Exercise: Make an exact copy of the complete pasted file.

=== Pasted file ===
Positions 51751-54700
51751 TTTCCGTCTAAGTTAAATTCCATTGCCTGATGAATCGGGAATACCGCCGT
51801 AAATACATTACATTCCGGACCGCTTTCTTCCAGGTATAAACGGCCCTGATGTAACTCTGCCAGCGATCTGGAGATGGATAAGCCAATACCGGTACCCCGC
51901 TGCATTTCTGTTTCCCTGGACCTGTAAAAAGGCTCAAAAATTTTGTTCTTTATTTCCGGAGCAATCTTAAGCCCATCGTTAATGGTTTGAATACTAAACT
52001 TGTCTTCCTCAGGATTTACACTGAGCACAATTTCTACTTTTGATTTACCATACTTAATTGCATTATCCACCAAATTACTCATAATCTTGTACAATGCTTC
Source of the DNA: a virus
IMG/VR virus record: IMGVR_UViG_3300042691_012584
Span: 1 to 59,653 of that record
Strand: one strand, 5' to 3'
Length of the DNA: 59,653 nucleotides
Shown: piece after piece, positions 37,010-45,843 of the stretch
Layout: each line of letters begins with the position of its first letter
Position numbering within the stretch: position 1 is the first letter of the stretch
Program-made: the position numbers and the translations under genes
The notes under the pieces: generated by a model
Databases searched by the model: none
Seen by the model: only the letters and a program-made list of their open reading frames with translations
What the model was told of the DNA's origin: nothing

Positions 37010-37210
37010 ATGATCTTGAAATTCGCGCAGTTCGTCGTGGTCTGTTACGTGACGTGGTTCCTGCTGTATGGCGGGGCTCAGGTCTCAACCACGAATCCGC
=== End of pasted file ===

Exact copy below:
Positions 51751-54700
51751 TTTCCGTCTAAGTTAAATTCCATTGCCTGATGAATCGGGAATACCGCCGT
51801 AAATACATTACATTCCGGACCGCTTTCTTCCAGGTATAAACGGCCCTGATGTAACTCTGCCAGCGATCTGGAGATGGATAAGCCAATACCGGTACCCCGC
51901 TGCATTTCTGTTTCCCTGGACCTGTAAAAAGGCTCAAAAATTTTGTTCTTTATTTCCGGAGCAATCTTAAGCCCATCGTTAATGGTTTGAATACTAAACT
52001 TGTCTTCCTCAGGATTTACACTGAGCACAATTTCTACTTTTGATTTACCATACTTAATTGCATTATCCACCAAATTACTCATAATCTTGTACAATGCTTC
Source of the DNA: a virus
IMG/VR virus record: IMGVR_UViG_3300042691_012584
Span: 1 to 59,653 of that record
Strand: one strand, 5' to 3'
Length of the DNA: 59,653 nucleotides
Shown: piece after piece, positions 37,010-45,843 of the stretch
Layout: each line of letters begins with the position of its first letter
Position numbering within the stretch: position 1 is the first letter of the stretch
Program-made: the position numbers and the translations under genes
The notes under the pieces: generated by a model
Databases searched by the model: none
Seen by the model: only the letters and a program-made list of their open reading frames with translations
What the model was told of the DNA's origin: nothing

Positions 37010-37210
37010 ATGATCTTGAAATTCGCGCAGTTCGTCGTGGTCTGTTACGTGACGTGGTTCCTGCTGTATGGCGGGGCTCAGGTCTCAACCACGAATCCGC